Losing the Nobel Prize A story of cosmology, ambition, and the perils of science's highest honor

Brian Keating

Book - 2018

The inside story of a quest to unlock one of cosmology's biggest mysteries, derailed by the lure of the Nobel Prize. What would it have been like to be an eyewitness to the Big Bang? In 2014, astronomers wielding BICEP2, the most powerful cosmology telescope ever made, thought they'd glimpsed the spark that ignited the Big Bang. Millions around the world tuned in to the announcement, and Nobel whispers began to spread. But had these cosmologists truly read the cosmic prologue or, driven by ambition in pursuit of Nobel gold, had they been deceived by a galactic mirage? In Losing the Nobel Prize, cosmologist Brian Keating--who first conceived of the BICEP (Background Imaging of Cosmic Extragalactic Polarization) experiments--tells t...he inside story of BICEP2's detection and the ensuing scientific drama. Along the way, Keating provocatively argues that the Nobel Prize actually hampers scientific progress by encouraging speed and competition while punishing inclusivity, collaboration, and bold innovation. To build on BICEP2's efforts to reveal the cosmos' ultimate secrets--indeed, to advance science itself--the Nobel Prize must be radically reformed. --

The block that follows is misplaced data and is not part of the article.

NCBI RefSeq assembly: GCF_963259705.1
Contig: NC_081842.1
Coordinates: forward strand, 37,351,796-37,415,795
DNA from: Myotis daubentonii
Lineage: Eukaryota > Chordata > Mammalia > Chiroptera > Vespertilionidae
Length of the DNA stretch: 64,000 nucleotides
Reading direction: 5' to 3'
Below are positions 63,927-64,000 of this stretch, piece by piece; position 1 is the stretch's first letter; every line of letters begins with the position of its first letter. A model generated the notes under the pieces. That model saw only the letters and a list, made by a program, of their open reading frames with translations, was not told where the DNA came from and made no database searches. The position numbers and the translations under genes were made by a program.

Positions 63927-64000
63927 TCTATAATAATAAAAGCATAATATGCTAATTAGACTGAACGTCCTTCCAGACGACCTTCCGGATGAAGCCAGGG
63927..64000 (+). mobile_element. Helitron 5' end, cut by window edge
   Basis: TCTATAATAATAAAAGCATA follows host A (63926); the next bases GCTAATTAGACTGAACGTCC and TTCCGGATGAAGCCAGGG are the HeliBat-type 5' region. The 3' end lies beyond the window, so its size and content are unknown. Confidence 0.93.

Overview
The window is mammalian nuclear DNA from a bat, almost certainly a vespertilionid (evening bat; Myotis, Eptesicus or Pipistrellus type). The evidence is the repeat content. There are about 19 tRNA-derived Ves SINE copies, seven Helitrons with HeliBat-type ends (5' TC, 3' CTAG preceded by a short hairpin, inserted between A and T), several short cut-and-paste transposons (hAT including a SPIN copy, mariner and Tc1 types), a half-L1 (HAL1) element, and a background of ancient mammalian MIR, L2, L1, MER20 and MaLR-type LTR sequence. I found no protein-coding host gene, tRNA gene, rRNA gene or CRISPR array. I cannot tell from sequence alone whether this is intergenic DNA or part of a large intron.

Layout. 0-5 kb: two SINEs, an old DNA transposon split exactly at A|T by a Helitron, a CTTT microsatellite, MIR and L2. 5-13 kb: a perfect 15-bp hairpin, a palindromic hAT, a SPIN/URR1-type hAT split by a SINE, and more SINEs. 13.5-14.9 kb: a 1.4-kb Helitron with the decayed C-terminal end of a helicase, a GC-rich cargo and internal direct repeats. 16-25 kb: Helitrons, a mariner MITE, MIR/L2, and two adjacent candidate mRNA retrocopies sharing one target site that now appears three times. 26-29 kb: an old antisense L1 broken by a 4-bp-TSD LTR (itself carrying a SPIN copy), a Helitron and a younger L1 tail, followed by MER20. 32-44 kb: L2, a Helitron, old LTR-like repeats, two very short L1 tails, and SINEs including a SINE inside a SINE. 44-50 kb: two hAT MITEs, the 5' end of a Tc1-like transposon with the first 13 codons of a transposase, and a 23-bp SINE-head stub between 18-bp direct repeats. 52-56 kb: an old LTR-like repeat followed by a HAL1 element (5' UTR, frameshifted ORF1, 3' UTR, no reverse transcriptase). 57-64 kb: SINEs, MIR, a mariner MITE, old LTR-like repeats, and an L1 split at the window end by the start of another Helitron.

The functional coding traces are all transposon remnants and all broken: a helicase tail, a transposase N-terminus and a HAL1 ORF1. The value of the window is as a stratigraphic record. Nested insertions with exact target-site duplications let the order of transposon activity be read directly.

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New York : W.W. Norton & Company [2018]
Main Author
Brian Keating (author)
Physical Description
xxi, 326 pages ; 25 cm
Includes bibliographical references and index.
  • Introduction: A Noble Will